Friday, May 22, 2009

Poems for Poetry in a Suitcase

Janet Wong sent me a link to the following post at the Mama Without Borders blog: Packing our “poetry in a suitcase.” I think you'll find this post about an inventive method for getting children excited about poetry--a method suggested by Janet--quite interesting. Minerva Canto, the author of Mama Without Borders, wrote about how effective using a “poetry suitcase” she had decorated and filled with poems and objects was in helping to get her son and daughter interested in listening to and talking about poems.

I feel strongly that poetry should be an integral part of children’s literary lives. I also feel that it’s of great import to introduce children to this genre when they’re very young—at a time in their lives when they are most receptive to it...at a time when they take great pleasure in hearing poems and stories with rhythm and rhyme…at a time when they’re like little sponges absorbing and then repeating everything they hear. Getting children interested in poetry when they’re wee toddlers may be the best method to foster an appreciation for it that could last throughout their lives.
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Edited to Add
Janet Wong left the following advice in the comments:
A simple way for teachers to create a Poetry Suitcase is to make it a homework assignment. Hand out large index cards and tell the children that they have one week to find a poem. It could be a short poem, long poem, poem they love, poem they hate...whatever: they just need to write it down on the index card.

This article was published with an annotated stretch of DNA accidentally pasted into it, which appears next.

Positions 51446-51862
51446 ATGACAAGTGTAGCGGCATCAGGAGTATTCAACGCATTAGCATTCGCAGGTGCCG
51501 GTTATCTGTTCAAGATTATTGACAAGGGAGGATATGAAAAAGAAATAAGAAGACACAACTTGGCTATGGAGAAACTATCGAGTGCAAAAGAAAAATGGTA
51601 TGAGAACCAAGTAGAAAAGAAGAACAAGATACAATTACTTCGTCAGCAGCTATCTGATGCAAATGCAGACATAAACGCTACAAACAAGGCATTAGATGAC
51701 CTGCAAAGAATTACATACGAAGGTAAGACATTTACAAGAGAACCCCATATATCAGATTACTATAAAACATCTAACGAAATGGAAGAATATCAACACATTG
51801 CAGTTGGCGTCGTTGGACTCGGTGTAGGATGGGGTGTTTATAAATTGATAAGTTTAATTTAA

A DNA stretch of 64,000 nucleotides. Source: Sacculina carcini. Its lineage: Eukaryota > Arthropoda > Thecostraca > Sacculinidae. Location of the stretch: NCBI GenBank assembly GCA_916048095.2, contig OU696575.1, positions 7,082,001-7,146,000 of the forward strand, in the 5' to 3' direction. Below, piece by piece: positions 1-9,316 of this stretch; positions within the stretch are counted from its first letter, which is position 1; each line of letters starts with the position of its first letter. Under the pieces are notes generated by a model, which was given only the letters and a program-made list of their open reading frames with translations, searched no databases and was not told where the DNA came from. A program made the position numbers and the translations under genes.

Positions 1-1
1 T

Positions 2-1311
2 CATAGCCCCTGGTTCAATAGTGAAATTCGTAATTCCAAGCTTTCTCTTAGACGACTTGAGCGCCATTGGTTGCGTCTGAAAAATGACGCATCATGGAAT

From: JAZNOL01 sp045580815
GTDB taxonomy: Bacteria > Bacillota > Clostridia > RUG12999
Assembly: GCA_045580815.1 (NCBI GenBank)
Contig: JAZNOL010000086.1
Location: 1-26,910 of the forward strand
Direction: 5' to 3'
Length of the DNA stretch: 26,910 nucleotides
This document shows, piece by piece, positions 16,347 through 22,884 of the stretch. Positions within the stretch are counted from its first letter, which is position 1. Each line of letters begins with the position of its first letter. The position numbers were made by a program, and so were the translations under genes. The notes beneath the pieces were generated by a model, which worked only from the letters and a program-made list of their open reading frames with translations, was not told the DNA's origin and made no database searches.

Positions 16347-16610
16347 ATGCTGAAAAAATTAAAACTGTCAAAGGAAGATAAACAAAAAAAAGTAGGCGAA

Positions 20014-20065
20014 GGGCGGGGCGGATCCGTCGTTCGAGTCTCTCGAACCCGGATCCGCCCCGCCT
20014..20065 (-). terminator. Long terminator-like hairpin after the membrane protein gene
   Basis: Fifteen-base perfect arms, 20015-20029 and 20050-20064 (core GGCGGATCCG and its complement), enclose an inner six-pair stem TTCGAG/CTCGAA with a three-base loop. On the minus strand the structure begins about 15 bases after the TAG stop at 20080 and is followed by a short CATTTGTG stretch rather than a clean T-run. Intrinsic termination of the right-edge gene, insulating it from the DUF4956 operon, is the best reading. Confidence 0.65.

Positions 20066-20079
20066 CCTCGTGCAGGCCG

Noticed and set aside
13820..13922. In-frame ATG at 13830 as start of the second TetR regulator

Next they need to find some prop to tie to the card. For instance, if the poem was about trees, they could tie it to a branch. One week after giving the homework assignment, a teacher will have a Poetry Suitcase full of dozens of poems and props that could be very fun to share, perhaps during the last 5 minutes of the day, when kids are especially wiggly...
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For Poetry Friday this week, I thought I’d recommend some poetry collections and anthologies that are excellent for sharing with young children— preschoolers, kindergartners, and kids in the early elementary grades. The books include poems that would be great to pack up in your own "poetry suitcase."


On the Farm
Written by David Elliott
Illustrated by Holly Meade
Candlewick Press, 2008
Click here to read my review of On the Farm.